Yesterday, the new British musical comedy directed by Danny Boyle, which was released last month following its debut at the Tribeca Film Festival, used as many as twelve cameras for some scenes. This presented some serious workflow challenges. To address them, cinematographer Christopher Ross BSC, who had previously worked with Boyle on the TV series Trust was joined by Mission digital imaging technician Thomas Patrick who had worked with him for the first time on Trust in 2017.
French multiplex company CGR Cinemas has announced that the first ICE Theatre in the United States will be debuting this fall at Regal L.A. Live: A Barco Innovation Center in downtown Los Angeles. The ICE (Immersive Cinema Experience) Theatre concept launched two-and-a-half years ago, combining state-of-the-art design and excellence in sound and image technologies with the revolutionary ICE sensorial experience.
CineLife Entertainment, the event cinema division of Spotlight Cinema Networks, has partnered with CBS Home Entertainment as the exclusive theatrical distributor throughout North America for two Peanuts features: A Boy Named Charlie Brown (1969) and Snoopy, Come Home (1972). This is the first time the digitally remastered films have been available for theatrical bookings since their original release dates.
The 4DX version of the Walt Disney Studios’ live action musical Aladdin has earned $17 million in the global box office. Japan and Korea were among the highest performing countries.
Alchemy Post Sound put on its tap shoes (and a whole lot more) to create the Foley sound for Fosse/Verdon, FX’s critically acclaimed limited series about choreographer Bob Fosse (Sam Rockwell) and his collaborator and wife, the singer/dancer Gwen Verdon (Michelle Williams). Working under the direction of supervising sound editors Daniel Timmons and Tony Volante, Foley artist Leslie Bloome and his team performed and recorded hundreds of custom sound effects to support the show’s sultry dance sequences and add realistic ambience to its historic settings.
Rising Sun Pictures delivered more than 100 visual effects shots for Columbia Pictures’ and Marvel Studios’ superhero epic Spider-Man: Far From Home, one of this year’s most anticipated blockbusters. The studio’s work included a memorable holographic sequence that reveals one of the film’s biggest mysteries: the origins of The Elementals, four monstrous creatures from a parallel universe with the ability to control fire, earth, water and wind.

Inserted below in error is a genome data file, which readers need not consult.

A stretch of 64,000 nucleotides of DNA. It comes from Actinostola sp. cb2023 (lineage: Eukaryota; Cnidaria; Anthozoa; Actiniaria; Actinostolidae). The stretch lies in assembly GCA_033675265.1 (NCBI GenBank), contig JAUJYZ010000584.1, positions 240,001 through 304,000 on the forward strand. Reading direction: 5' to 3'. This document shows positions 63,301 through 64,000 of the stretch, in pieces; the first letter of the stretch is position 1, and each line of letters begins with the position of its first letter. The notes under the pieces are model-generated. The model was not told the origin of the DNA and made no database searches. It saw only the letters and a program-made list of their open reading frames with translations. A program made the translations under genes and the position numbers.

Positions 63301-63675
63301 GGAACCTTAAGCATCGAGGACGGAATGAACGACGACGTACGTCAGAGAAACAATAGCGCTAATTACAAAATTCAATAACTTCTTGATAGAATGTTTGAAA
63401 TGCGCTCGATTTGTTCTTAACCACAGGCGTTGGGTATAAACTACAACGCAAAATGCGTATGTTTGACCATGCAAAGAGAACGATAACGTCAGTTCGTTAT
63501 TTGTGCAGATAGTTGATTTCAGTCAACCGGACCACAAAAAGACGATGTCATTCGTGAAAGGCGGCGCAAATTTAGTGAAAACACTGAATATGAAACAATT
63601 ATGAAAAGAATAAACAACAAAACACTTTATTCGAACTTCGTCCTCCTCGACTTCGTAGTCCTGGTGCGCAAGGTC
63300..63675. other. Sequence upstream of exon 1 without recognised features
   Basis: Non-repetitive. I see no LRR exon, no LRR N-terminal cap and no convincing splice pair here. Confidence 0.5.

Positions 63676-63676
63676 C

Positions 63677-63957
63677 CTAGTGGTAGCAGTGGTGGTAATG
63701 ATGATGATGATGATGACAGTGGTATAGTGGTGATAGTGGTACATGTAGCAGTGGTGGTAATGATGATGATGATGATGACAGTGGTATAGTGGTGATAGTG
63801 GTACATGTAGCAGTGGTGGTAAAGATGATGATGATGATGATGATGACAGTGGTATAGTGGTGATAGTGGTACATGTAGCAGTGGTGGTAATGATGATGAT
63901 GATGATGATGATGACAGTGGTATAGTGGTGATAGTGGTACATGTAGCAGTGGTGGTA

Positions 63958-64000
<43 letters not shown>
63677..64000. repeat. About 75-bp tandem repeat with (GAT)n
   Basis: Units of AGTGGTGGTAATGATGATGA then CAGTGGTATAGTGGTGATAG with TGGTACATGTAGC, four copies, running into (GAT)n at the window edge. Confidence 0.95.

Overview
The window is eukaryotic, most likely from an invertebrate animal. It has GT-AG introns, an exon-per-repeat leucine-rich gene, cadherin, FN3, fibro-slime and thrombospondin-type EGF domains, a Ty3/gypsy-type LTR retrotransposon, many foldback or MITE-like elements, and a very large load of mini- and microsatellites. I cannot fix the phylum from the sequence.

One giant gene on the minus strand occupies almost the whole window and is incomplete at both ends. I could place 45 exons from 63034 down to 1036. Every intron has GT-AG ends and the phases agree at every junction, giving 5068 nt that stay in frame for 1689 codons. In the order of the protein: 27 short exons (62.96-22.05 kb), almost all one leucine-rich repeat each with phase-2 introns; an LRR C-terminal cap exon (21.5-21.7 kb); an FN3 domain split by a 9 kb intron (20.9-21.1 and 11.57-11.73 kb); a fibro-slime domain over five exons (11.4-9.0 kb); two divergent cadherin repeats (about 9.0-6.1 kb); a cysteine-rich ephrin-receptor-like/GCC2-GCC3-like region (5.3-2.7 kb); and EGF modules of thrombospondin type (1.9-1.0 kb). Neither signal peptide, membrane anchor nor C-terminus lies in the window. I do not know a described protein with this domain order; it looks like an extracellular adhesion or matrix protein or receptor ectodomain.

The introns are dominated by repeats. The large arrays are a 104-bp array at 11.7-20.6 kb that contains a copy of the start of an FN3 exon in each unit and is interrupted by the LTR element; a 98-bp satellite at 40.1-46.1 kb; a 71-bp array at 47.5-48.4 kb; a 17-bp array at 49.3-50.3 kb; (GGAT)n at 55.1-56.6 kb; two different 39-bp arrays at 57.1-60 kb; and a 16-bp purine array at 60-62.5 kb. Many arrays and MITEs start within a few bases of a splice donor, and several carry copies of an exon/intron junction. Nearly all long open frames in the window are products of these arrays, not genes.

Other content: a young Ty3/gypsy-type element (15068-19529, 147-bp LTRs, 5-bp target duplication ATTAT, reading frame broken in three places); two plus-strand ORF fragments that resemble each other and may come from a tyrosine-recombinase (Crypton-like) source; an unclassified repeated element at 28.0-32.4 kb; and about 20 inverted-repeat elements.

For moviegoers, one of the most enduring changes brought about by digital cinema technology has been the pre-show, the twenty minutes or so of programming that precedes the trailers and main feature. Screenvision Media’s pre show runs on a cinema network that now includes more than 15,000 screens, in more than 2,400 locations across all 50 States. The network encompasses more than 90 percent of the top markets in the country and claims more than 500 million consumer admissions annually. I spoke recently with Screenvision’s chief revenue officer Katy Loria regarding how pre-shows have evolved over the past decade and what the future holds.
In Dopesick Nation, recovering addicts Frankie and Allie take on the heroin epidemic by working to save as many addicts as they can. The series, which premiered on Viceland last year, takes place in southern Florida and also tries to expose the corruption and exploitation that takes place in the rehab industry.
Post-production sound for this summer’s blockbuster hit from Columbia Pictures, in association with Marvel Studios, Spider-Man: Far From Home, was completed by Sony Pictures Post Production Services. Supervising sound editor and sound designer Steven Ticknor, re-recording mixer and supervising sound editor and sound designer Tony Lamberti and re-recording mixer Kevin O’Connell led a team of veteran sound artists in delivering dynamic soundscapes to match the film’s full throttle action, mind-blowing superhero gadgetry and larger-than-life characters, the latter including a quartet of extra-dimensional creatures with colossal powers known as the Elemental Creatures.
Sam Chynoweth joined Technicolor in July 2018 and brings a mixture of animation and live action experience to Technicolor’s London color team. Chynoweth previously worked as a colorist in Australia on a number of different projects, including The Lego Movie, The Infiltrator, Peter Rabbit and The Lego Batman Movie. He spoke with Digital Cinema Report recently about his work.